Are you a teacher looking to expand your leadership ability?
This program is ideal for teachers leading professional learning or who have been identified as instructional leaders, and those eager to develop or expand their leadership skills. Participants must currently be a school-based educator and have prior experience with collaborative inquiry.
This program is also perfect for schools that want to transform their professional learning so it promotes success for all. It will help ensure effective implementation of the college and career standards and is a great use of Title II funds.
The Leading from the Classroom program will help educators develop knowledge and skills for:
- Designing collaborative job-embedded professional learning that is algined with industry standards and linked to school and district goals.
- Facilitating collaborative job-embedded professional learning that supports educator development and student learning.
- Assessing the impact of job-embedded professional learning to promote changes that improves student results
Principals are encouraged to attend with teams of teachers from their school.
Program Details - Starts October 2015
This program runs from October–April and combines four Saturday seminars (Oct. 10, Nov. 7, Jan. 9, and Apr. 23), four online learning sessions (Dec. 10, Feb. 11, March 10 and April 14) and coaching as needed. Participants will also receive exclusive access to professional resources.
Saturday seminars will be held EMU–Livonia; located at 38777 Six Mile Road, Livonia, MI 48152
Registration includes a one-year learning forward membership.
Standard tuition and fees apply for those wishing to earn graduate credit for this program. Pay for three educators and you will receive the tuition for a fourth at no charge.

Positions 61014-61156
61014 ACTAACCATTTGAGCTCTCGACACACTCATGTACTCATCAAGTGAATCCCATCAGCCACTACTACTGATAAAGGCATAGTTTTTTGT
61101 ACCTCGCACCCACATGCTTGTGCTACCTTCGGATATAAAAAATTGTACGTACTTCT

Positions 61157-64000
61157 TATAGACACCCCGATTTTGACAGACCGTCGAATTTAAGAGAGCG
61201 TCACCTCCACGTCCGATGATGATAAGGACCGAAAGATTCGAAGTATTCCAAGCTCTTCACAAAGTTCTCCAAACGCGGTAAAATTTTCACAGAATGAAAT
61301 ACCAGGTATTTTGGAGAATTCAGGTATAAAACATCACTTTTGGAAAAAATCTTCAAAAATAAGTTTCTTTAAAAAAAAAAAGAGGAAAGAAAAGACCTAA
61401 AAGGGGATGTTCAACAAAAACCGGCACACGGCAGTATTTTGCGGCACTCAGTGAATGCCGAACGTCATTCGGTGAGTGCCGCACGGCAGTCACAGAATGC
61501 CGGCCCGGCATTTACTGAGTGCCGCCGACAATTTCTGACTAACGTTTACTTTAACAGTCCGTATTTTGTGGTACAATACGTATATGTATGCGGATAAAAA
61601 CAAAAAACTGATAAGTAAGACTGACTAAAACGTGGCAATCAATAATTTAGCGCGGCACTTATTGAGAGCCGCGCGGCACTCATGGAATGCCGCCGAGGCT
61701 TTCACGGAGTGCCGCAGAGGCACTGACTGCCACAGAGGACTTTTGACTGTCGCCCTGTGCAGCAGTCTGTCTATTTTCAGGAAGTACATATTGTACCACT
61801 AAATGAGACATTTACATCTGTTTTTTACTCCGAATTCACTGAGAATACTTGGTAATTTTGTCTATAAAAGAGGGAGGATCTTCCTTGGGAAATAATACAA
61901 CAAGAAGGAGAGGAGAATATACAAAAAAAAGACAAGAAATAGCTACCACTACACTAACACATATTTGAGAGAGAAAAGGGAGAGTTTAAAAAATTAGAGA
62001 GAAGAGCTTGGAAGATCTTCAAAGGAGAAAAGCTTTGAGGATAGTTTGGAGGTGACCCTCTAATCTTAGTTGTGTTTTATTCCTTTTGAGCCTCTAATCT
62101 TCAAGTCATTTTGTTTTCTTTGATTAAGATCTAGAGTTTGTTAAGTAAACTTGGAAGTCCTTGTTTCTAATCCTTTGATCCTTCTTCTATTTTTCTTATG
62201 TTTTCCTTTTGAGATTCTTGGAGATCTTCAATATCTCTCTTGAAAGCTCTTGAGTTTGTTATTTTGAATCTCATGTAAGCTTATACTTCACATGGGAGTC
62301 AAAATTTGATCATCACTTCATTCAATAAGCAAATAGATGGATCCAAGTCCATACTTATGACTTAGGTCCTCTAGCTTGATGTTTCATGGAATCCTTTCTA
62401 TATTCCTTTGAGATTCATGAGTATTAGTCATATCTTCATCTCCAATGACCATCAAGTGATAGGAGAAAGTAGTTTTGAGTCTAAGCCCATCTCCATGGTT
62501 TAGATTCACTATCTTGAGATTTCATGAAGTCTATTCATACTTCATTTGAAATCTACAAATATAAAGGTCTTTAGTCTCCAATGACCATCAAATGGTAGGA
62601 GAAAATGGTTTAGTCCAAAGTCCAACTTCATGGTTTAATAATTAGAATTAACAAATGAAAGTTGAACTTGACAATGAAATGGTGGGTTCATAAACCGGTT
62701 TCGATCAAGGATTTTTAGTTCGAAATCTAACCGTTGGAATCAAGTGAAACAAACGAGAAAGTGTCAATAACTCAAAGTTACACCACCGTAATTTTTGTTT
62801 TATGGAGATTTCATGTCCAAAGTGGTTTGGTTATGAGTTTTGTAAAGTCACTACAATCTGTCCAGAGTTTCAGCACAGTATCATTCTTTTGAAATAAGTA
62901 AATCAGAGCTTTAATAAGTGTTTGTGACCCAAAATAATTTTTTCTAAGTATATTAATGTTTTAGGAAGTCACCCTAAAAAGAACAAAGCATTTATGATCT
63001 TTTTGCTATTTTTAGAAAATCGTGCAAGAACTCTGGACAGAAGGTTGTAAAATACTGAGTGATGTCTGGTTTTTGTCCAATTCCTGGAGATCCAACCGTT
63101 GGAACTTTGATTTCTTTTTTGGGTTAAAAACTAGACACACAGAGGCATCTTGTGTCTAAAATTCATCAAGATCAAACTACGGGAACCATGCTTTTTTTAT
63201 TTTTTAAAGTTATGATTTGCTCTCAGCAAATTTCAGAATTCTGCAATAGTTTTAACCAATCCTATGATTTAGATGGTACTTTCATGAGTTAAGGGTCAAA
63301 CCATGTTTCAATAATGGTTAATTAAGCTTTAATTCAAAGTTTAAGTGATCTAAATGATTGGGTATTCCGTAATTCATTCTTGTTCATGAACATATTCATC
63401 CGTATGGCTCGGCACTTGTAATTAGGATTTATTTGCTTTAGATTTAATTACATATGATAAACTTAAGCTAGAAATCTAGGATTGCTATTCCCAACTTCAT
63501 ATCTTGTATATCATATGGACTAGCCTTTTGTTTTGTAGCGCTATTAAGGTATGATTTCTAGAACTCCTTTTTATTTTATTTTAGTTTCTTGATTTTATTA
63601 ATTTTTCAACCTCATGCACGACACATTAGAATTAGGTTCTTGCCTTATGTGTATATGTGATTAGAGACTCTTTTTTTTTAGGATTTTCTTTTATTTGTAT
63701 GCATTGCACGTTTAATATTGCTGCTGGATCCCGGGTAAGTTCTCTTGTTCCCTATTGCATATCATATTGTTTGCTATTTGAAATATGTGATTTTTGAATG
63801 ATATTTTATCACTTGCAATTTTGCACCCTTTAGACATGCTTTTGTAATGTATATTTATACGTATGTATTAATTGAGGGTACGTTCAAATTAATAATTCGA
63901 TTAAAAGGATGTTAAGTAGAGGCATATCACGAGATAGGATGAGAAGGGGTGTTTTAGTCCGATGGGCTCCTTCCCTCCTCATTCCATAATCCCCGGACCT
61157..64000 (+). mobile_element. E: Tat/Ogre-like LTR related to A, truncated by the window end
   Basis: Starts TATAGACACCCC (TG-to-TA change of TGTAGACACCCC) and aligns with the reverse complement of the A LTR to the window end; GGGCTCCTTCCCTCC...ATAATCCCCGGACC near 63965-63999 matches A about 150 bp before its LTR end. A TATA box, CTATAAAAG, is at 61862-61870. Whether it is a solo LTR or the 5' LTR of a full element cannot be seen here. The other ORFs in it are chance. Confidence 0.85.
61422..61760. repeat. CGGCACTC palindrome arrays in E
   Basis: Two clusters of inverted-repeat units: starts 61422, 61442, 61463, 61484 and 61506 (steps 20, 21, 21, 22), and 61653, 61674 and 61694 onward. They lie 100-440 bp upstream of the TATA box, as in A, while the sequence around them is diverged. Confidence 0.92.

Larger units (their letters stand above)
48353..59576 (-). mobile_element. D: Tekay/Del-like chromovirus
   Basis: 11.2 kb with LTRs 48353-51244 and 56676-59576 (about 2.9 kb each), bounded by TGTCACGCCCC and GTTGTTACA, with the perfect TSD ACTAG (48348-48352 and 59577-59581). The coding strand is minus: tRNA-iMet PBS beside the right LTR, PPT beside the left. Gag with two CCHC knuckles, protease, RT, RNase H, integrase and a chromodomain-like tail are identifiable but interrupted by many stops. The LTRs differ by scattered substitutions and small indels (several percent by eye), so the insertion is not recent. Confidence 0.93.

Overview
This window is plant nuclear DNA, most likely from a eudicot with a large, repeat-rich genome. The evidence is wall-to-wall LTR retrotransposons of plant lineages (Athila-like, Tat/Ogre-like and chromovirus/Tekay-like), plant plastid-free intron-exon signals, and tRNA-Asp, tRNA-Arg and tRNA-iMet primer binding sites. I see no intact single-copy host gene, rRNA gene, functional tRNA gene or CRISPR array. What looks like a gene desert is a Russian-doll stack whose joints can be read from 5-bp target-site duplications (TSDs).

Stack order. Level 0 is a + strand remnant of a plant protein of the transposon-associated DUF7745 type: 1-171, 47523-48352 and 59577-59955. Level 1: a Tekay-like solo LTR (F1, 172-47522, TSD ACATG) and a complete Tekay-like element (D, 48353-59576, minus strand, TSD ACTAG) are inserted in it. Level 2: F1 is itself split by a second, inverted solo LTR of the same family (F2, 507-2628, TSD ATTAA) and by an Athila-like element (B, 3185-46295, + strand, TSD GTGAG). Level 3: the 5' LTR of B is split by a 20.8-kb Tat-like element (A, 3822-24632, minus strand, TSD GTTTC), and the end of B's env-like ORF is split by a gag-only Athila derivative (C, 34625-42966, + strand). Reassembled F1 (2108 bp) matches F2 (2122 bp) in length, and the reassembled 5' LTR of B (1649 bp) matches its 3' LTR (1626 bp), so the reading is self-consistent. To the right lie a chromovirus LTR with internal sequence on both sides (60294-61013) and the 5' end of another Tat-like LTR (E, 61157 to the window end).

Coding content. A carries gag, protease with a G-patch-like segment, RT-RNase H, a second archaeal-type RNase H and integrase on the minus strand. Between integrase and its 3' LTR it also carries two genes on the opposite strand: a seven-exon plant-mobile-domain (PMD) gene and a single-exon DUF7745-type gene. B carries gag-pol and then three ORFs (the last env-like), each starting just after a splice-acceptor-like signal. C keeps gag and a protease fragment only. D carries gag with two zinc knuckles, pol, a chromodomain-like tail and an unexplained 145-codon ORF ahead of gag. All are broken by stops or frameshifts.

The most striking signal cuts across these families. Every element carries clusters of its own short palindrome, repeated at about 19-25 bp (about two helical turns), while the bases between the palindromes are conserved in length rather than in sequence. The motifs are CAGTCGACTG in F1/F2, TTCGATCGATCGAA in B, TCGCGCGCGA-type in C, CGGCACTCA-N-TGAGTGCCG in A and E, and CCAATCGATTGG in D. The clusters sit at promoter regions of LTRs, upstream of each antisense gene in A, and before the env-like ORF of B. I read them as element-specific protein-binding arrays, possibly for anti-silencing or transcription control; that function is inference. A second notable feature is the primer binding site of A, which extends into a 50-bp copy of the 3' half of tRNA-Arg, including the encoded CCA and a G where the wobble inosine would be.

Register at emich.edu/learningforward
For more information
by Dave Swierpel, Carman-Ainsworth Community Schools
A journey involves moving from one place to another over a long period of time. Carman-Ainsworth Community Schools (west of Flint, MI) began their journey to become more culturally proficient in January of 2014. A team of seven educators participated in a four-day workshop hosted by Learning Forward Michigan and the Great Lakes Equity Center. During the four days we explored district policies, practices, and programs that contribute to inequities for students and families.
Like many districts across the state, Carman-Ainsworth’s community demographics changed dramatically over the past 20 years. With a loss of jobs from General Motors plants in the Flint area, the community became poorer and students of color became the majority. Programs and practices that used to be effective, no longer were. Examining data revealed a disproportionate of black students receiving discipline. District teachers and administrators were ready to do something - but what?
We realized that we needed help. However, there are no silver bullets or magic programs that will suddenly change attitudes, beliefs, behaviors, and practices. Working with Learning Forward Michigan, the district committed to a multi-year journey towards becoming more culturally proficient. Along with Carman-Ainsworth staff, Dr. Amy Colton, Executive Director of Learning Forward Michigan, and Virginia Winters, School Improvement and Organizational Development Consultant for Wayne RESA, designed a multi tiered approach to supporting the district on its journey.
We began the journey with a two-day workshop called A Journey to Cultural Proficiency in August 2014. We repeated this experience with two additional groups this summer. This August we will add Culturally Proficient Instruction and follow up with Collaborative Inquiry for Cultural Proficiency as well as learn how to work more effectively with parents. 90 Carman Ainsworth educators (including all administrators) have completed the two-day “Journey” experience. We have 30 teachers committed to the Culturally Proficient Instruction training.
Is your system ready to begin the journey? It begins by looking at data and asking yourself some tough questions and being honest with the answers. We are all working hard, but are we using the right tools? What lens are we looking through when we confront problems for which we don't have answers?
“A journey of a thousand miles begins with a single step.”
We have taken our first step and the journey has begun.